OPS students wrap up Les Mis

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July 12th, 2012

Omaha, NE – The Omaha Public School district wrapped up its summer musical program last weekend with the production of Les Miserables.

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Dawaune Hayes performing in OPS’ Les Miserable as the character Thenadier. (Photo courtesy Colin Brown)

Shortly after the final bows and audience applause, the crew started to take down the Les Miserables set at Omaha South High School. Les Miserable is a story mainly about an ex-convict’s struggle and journey to redemption set in 19th century France. Most of the characters in the play are adults with adult issues. Colin Brown is the director/producer of the show and an OPS vocal music director. Brown said his actors, ranging from third to 12th grade OPS students, had the opportunity to walk in adult shoes.

During a six week rehearsal period, Brown said all aspects of production were taught, including “the music, lyrics and the story behind the French Revolution,” Brown said. Rehearsals also included sharing “stories of why people make choices they make when they’re pressed up against a wall,” he said.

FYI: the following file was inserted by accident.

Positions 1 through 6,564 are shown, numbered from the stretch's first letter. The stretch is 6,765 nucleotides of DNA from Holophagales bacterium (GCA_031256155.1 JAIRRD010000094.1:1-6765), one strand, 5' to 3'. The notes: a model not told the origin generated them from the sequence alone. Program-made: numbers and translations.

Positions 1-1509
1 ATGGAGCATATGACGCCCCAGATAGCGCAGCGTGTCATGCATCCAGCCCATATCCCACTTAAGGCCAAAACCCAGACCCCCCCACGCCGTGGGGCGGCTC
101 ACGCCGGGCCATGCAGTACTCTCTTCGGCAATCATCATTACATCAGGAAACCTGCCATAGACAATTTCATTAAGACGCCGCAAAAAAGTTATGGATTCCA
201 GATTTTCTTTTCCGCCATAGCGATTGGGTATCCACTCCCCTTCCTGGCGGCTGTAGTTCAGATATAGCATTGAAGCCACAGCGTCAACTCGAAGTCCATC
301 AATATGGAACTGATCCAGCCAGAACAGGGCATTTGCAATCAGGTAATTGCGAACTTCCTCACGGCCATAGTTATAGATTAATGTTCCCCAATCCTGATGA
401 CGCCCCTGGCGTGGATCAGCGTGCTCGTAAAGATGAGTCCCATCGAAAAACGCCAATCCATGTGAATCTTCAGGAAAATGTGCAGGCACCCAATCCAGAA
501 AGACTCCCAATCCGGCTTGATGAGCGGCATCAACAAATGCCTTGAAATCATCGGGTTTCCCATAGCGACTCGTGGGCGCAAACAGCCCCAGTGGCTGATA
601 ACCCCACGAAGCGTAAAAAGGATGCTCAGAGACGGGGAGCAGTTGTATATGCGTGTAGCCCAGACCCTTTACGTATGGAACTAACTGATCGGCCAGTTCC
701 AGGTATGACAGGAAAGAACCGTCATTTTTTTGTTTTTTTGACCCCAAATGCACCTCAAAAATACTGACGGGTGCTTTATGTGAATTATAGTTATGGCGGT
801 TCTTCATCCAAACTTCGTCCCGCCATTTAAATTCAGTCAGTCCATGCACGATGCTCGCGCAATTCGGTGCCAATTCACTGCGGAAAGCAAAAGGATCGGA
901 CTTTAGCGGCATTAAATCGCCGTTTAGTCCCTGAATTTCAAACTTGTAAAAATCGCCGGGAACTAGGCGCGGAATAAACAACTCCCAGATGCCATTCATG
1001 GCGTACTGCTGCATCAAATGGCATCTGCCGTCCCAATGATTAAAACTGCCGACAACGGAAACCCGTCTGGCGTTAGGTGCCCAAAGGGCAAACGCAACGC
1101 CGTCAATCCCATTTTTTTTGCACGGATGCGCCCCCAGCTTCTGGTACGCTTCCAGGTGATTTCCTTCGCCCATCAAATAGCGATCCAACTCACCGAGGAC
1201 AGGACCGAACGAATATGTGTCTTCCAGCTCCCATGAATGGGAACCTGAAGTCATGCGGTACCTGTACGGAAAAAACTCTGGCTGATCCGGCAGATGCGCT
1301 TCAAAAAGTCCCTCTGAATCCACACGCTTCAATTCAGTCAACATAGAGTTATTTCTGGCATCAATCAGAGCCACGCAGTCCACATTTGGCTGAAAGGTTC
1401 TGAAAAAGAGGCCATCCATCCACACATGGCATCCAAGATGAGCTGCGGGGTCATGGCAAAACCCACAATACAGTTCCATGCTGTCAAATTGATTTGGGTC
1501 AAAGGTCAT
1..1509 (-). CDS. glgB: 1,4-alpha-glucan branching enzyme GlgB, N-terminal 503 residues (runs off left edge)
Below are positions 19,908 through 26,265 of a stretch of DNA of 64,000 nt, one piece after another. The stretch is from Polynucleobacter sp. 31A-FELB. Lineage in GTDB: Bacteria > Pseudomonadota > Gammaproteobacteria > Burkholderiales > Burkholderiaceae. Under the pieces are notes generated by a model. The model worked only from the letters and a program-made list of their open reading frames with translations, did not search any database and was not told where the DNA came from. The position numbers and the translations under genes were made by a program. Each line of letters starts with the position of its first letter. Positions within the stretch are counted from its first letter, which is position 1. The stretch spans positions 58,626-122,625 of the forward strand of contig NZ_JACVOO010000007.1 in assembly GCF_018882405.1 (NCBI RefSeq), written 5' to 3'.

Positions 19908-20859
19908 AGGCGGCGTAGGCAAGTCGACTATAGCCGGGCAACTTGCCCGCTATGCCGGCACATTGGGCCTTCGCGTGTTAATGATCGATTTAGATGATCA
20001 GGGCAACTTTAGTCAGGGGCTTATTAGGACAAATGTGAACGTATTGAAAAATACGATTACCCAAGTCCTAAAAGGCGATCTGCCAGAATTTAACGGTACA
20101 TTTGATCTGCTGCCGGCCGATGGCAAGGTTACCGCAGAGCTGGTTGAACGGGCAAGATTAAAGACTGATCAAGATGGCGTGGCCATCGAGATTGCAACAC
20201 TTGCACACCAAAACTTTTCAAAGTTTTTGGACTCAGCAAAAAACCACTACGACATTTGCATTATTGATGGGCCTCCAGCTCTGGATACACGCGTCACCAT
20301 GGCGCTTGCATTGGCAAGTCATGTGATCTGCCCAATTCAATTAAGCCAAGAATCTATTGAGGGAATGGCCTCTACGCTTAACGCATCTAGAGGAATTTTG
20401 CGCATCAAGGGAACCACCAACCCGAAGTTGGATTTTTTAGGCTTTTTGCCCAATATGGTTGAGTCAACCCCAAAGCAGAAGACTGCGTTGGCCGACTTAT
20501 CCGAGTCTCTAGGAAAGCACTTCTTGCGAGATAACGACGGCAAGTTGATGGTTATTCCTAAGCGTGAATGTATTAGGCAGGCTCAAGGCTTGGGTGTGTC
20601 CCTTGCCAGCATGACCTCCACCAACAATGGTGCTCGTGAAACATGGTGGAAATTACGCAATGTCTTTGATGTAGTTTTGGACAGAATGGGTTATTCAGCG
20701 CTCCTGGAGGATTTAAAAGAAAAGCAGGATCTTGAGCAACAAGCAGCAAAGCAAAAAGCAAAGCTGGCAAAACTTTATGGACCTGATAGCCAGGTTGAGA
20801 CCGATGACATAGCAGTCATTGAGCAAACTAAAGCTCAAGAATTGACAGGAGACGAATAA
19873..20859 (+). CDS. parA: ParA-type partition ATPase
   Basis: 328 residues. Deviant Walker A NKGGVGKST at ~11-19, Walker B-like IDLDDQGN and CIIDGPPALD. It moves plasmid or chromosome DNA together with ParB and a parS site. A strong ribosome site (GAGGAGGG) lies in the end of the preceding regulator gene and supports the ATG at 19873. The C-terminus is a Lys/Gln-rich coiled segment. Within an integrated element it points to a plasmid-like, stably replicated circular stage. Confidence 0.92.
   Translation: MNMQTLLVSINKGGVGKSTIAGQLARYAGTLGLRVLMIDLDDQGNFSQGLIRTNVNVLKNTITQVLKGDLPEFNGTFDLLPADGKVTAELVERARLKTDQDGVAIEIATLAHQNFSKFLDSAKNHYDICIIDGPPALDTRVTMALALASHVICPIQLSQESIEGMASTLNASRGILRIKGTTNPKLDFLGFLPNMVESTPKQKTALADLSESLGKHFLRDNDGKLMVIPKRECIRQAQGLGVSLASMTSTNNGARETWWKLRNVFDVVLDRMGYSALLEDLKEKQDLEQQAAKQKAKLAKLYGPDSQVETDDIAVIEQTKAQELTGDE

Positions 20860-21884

“When you’re poor or when you’re down and out” these are stories “we didn’t shy away from,” Brown said. “We talked about the stories as a cast, in small groups and large groups,” he said.

Dawaune Hayes is one of 80 students in this production. Hayes is a recent Central High School graduate and he’s been involved in theatre since seventh grade. He said his “sewer rat” character ruins people lives with no shame, and making his role believable was a challenge.

“I’m usually like a happy-go-lucky kind of guy,” Hayes said. “So when I had to play a devilish, kind of unruly character, I read up about it and looked up other performances.”

“It was a lot of investing time in what am I doing and why am I doing this, then developing a character from that,” he said.

Colin Brown also said to communicate this mature work effectively, all the students including actors, pit orchestra, and crew members had to work together. “They have their parts to do and they need to be responsible for that,” he said, “but they’re also responsible to everyone else and they need everyone else.”

“They need to rely on each other and build trust because we need everybody to make this work,” he said.

OPS’ summer musical program will continue next year for its sixth consecutive run.

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